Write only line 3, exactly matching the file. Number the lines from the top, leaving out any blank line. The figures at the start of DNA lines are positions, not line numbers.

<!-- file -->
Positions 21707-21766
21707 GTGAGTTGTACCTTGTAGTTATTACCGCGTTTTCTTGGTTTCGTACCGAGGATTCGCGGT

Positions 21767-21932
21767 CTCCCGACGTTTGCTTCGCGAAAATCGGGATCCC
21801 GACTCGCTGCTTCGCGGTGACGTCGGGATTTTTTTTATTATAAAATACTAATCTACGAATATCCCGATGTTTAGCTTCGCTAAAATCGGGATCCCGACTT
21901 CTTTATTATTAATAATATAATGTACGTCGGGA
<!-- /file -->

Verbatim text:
Positions 21767-21932